May 31st, 2008 by Residential Fire Sprinklers .com
By Erin Ailworth – Boston Globe
PEABODY – A roaring four-alarm fire that tore through a Peabody apartment complex Thursday, leaving 40 people homeless and displacing hundreds of others, is being blamed on a carelessly discarded cigarette butt.
Fire Chief Steve Pasdon said last night that a joint investigation by city and state officials “determined the cause of the fire to be the careless disposal of smoking material in the mulch, a cigarette butt.” He called the blaze an accident.
Pasdon said the fire ignited in the mulch next to Building 8 of the Highlands at Dearborn apartment complex near Route 1. It then traveled up the side of the building and apparently hit a natural gas line, intensifying the blaze. Building 8 was destroyed.
Yesterday, residents who lost their homes struggled to deal with the aftermath of Thursday’s inferno, which caused millions of dollars in damage.
Tears welled behind Gayle Gardner’s glasses as she talked about the mementos lost, especially the marriage quilt that her 97-year-old grandmother had made for her. The quilt’s light blue border and green, beige, lavender, and yellow pattern made the hand-knotted blanket look “like spring.”
Then there are the five rugs – one made out of Gardner’s old blue jeans – created on her great-grandmother’s loom.
And finally, the lifetime’s worth of family letters, postcards, and pictures Gardner, 37, had stored in two huge plastic bins. In one letter, Gardner’s deceased great-grandmother had compiled a list of all the things invented since the older woman’s birth.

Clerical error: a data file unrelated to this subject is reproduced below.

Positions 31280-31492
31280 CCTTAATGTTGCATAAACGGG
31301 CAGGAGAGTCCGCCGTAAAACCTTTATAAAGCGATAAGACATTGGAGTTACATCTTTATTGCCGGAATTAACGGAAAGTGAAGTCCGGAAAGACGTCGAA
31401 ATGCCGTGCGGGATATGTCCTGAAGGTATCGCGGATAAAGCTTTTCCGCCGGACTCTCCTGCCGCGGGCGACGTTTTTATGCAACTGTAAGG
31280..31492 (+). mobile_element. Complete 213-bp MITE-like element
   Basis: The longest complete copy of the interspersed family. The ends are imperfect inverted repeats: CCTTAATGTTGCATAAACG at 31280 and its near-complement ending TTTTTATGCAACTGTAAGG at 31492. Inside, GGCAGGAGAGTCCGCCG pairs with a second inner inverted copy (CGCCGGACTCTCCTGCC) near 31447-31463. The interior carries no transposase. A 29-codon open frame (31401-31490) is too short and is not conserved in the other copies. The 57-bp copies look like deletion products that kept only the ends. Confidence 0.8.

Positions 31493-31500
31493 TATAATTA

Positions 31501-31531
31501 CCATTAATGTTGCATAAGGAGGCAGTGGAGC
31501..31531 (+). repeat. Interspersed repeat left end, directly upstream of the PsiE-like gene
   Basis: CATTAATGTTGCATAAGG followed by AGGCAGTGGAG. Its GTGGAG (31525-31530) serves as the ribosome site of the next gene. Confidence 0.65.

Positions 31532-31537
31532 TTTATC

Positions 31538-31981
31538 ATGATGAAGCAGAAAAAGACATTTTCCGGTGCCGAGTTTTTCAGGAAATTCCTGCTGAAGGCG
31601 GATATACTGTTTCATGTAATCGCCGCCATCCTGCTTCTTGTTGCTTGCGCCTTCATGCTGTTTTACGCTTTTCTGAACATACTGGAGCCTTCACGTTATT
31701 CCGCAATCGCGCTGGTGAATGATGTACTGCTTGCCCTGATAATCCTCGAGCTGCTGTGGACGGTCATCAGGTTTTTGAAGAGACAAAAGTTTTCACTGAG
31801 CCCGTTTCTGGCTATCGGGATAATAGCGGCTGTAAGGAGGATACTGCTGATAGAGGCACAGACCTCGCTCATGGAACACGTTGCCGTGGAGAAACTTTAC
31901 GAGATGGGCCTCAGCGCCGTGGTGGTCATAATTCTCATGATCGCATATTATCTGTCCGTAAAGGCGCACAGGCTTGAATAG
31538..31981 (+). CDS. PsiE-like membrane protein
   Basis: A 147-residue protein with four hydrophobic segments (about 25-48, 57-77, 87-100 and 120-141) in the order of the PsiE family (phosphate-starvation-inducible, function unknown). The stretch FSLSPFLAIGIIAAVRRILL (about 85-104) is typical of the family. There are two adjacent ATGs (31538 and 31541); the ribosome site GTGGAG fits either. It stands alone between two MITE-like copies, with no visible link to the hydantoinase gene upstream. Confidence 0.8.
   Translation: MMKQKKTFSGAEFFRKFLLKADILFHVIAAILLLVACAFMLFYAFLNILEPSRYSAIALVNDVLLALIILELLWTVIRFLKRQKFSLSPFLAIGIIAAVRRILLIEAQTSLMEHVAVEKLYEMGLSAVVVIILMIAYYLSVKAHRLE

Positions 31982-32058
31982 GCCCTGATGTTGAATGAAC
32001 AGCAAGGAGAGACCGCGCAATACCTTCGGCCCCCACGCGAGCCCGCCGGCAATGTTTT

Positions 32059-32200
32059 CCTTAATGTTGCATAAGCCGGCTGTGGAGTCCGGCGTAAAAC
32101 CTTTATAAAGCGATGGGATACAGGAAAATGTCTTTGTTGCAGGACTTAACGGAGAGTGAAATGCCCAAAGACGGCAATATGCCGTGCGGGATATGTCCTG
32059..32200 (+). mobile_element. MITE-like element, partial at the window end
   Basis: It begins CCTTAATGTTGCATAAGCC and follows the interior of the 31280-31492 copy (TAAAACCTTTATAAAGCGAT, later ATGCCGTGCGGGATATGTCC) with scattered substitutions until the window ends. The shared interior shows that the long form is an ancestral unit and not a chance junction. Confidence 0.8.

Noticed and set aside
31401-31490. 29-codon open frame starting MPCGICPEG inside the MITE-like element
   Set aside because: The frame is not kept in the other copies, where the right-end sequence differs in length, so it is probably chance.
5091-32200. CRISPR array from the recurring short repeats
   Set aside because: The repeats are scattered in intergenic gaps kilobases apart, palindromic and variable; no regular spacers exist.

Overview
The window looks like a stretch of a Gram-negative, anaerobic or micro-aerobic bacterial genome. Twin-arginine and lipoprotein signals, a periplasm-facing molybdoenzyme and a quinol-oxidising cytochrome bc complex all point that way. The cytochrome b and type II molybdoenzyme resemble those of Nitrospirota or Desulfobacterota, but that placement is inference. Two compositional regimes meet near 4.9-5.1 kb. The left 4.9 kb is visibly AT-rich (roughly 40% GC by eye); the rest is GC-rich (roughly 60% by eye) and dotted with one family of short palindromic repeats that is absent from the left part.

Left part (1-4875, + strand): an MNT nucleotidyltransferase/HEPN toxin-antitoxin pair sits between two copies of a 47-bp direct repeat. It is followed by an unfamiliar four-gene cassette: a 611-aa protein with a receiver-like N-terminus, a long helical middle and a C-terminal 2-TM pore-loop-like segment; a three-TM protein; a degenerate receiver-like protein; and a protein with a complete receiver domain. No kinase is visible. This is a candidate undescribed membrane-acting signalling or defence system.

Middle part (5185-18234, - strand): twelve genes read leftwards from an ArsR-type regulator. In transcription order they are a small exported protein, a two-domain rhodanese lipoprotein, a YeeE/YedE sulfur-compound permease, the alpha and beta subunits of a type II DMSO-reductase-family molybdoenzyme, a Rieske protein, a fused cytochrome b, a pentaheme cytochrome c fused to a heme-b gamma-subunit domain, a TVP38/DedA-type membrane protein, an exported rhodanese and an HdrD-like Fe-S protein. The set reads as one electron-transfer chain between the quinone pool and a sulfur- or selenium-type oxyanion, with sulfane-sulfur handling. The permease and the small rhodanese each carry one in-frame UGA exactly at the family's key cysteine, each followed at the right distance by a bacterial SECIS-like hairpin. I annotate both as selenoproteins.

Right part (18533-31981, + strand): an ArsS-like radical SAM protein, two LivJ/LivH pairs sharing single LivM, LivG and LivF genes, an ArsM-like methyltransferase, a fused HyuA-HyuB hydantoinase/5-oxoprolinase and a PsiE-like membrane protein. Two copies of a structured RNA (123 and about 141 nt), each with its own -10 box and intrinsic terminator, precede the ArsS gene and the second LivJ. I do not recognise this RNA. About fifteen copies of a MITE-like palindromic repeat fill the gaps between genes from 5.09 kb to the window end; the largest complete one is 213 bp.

All are gone now, turned to ash by the wind-whipped fire that consumed Gardner’s 36-unit building.
“I was like the family historian,” the now-homeless Gardner said yesterday as she waited at City Hall with her neighbors to find out what kind of aid they could get. “There’s so many things . . . it’s awful.”
Hundreds of residents – an estimated 750 were displaced when their entire 18-building apartment complex was evacuated – had gathered at City Hall to learn when they might be allowed to go home. Many weathered the night before with family and friends or in a hotel; less than a dozen stayed at a shelter set up at Salem State College.
“Many of you will be able to get back into your units this afternoon,” Spencer Welton, an official for Simpson Housing, a branch of the company that manages the Highlands at Dearborn complex, told the crowd.
Residents were asked to call a hot line at 978-535-3994 to check the status of their buildings, which fire and health and safety officials were inspecting for smoke and other damage. Meanwhile, the 43 residents from Building 8 will have to find new lodgings.
At the heated afternoon meeting, many questioned the safety of returning home, while others asked how to locate missing pets.
City Building Commissioner Kevin Goggin urged residents to push legislators to pass reforms that would tighten requirements on sprinkler systems and fire alarms in residential buildings, which are being formulated in the Legislature. Building 8 had a partial sprinkler system, although that system met state code.
The fire broke out just before 4 p.m. Thursday and firefighters battled shifting winds, water pressure problems, and a dry-heat index as they struggled to extinguish the flames and keep ash from igniting in the landscaping mulch. Utilities had to be shut off at the apartment complex, and Pasdon said it took firefighters some time to identify all the gas valves that needed to be dealt with. He said he did not think, however, that the time spent added to the fire’s overall intensity.
Rebecca Sargent was at home with her baby son when she realized her apartment building was on fire. “I thought someone was barbecuing and I opened the balcony door and smoke started coming in and all the fire alarms went off,” the 34-year-old recalled yesterday. “I’m totally overwhelmed. We just moved in there two weeks ago and we had baby showers and new baby furniture and clothing. It’s gone – all the baby pictures.”
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